“Where else would I find the world’s greatest mechanic AND the world’s greatest burnt coffee at an hour like this?” Kurt said, returning faux laughter to the conversation, though humor had long escaped him most of the time.
“Get outta here, ya crazy cook! Need me to call you a cab. It’s on me. Your truck ain’t goin’ nowhere. I’ll take another look at it, but only because it’s you…and I just love mechanics!” The reverberation of giddiness in voice through the silent pinkish flirtation of nightfall exonerated any doubt about loving his job.
“I’ll walk. I could use the exercise,” Kurt replied, exhaling smoke, watching it drift aimlessly through the sky.
“And I could use a nightcap. We all have our crosses, huh?”
“Speaking of, I did happen to bring you a little something,” Kurt smirked as he reached into the open passenger window and pulled out a twenty-year-old bottle of scotch. “For you, my friend. May you never change.”
“W-wow! Kurt…I-I don’t know what to say. Thank you! But why?” Jasper’s face contorted into a wrinkled patch of confusion and gratitude.
Kurt narrowed his steely blue eyes to meet Jasper’s brown luminous ones, then took a long drag of his cigarette before stomping it on the gravel before him. “It’s a going-away present, Jasper.”
“Going? You’ve been here four years or somewhere ‘round there! Once Rocksford has you, it holds your heart forever. Don’t you know that?”
“I’m going to miss you, friend. May you also remember me and the insipidity of my efforts to fix that heap o’ junk,” Kurt laughed, this one more genuine than the last.
“Goddamn ya, Kurt. You were like a goddamn son to me. At least tell me where you’re going to hang your hat next.”
“TBD, buddy. TBD.”
“Wouldn’t be you if you said any other answer. Always the mysterious kinda fella.”
“I’m sure our paths will cross again. I have no doubt. Take care of yourself, and give my best to the missus,” Kurt replied as he extended his hand for a final shake.
Jasper firmly grasped it with his oil-stained, calloused hands, and if Kurt’s eyesight were waning, he would’ve missed the shy beginning of a tear forming in Jasper’s left eye. “This ain’t goodbye. This is a ‘see ya soon’, alright?”
“Of course, Jasper. Of course,” Kurt said with the warmest smile he could conjure. It contrasted with the night that crept in and the vivid colors of leaves sprawled along where the trees hugged the side of the roads.
Kurt patted him on the shoulder and began walking toward the small, rented home he dwelled in, not two miles away. Crickets chirped, wind swooshed at his five o’clock shadow, and the crude howl of the occasional coyote provided a harmonic melody that rang through the sullen night. Images and memories of distorted disparities cascaded through his fragmented mind, now spate with the realities of the darkness he unknowingly yet anxiously swore himself to a decade ago. Had he truly known what floundered in this corner of the world that was full of alienation and faux relationships, he may have never taken stride in the nomadic ritual unbeknownst to most of humanity. The corners of his mouth turned upward in the traces of a smile he didn't have to force. He began to run as though he could outrun the insatiable downpour of his lost happiness—it's been so long, he wondered if he ever once was happy. He clutched onto the whim of a hope that he could continue to function as a wanderlust to new horizons, steep and low, but one that could extinguish the fire that burned rampant in his mind. He would envelop the joy of knowing what it truly means to be free, with a cost so great.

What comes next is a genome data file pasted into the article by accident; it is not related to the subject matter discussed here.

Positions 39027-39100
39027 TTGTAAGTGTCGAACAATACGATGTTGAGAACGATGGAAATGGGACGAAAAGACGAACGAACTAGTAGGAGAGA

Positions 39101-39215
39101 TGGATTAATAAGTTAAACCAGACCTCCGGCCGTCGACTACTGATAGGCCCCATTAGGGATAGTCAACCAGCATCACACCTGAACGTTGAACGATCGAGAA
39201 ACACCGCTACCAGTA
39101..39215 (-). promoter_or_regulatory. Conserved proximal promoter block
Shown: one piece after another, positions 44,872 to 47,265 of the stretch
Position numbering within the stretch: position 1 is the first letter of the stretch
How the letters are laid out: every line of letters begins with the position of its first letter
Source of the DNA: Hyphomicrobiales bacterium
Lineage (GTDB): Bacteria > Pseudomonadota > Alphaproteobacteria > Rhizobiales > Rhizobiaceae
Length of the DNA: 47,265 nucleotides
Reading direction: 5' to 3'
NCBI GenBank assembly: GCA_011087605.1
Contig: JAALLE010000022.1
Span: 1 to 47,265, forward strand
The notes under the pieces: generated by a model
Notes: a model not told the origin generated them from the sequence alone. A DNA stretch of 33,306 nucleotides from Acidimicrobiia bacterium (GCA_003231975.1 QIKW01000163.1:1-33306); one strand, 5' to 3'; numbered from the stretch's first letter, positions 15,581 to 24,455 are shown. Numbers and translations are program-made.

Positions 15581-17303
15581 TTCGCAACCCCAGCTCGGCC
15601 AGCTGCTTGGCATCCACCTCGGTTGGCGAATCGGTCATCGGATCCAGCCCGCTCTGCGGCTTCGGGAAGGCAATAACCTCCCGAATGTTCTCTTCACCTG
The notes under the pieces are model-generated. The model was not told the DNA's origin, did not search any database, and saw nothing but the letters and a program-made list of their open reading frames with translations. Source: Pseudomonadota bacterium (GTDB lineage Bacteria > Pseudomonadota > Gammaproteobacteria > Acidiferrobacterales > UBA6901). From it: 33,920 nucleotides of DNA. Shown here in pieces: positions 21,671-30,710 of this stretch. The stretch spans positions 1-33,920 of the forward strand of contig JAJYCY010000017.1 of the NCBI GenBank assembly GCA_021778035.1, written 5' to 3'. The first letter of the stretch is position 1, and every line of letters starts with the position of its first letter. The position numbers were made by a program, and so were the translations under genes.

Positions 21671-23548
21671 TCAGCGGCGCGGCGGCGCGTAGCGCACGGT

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I liked this! Some of your sentences were very long though, like your first sentence for example. I would recommend maybe breaking them up into a couple sentences. I think that would make it a little easier to read. Another thing is that in most of the story, you used word combinations that were overly complicated for no reason. It made it seem a little amateur-ish (not that I would know, I am a very new writer myself). The words that you used were just a little long and annoying when there were many suitable replacements that would'...
Thank you for the feedback! I'll take the suggestions into consideration
I wasn't sure how the death of the grandmother and the truck were parallel, so I didn't make the connection. Some of the words were uncomfortable. Would you use "insipidity" with your rural independent auto mechanic? Some of the language doesn't flow.
The truck was allegorical to his dying grandmother, leaving him to the elements of his life without a belonging. The character Kurt used the word "insipidity", not the mechanic. It also indicated Kurt is more educated than the majority in that rural area. Another part of why he feels out of place.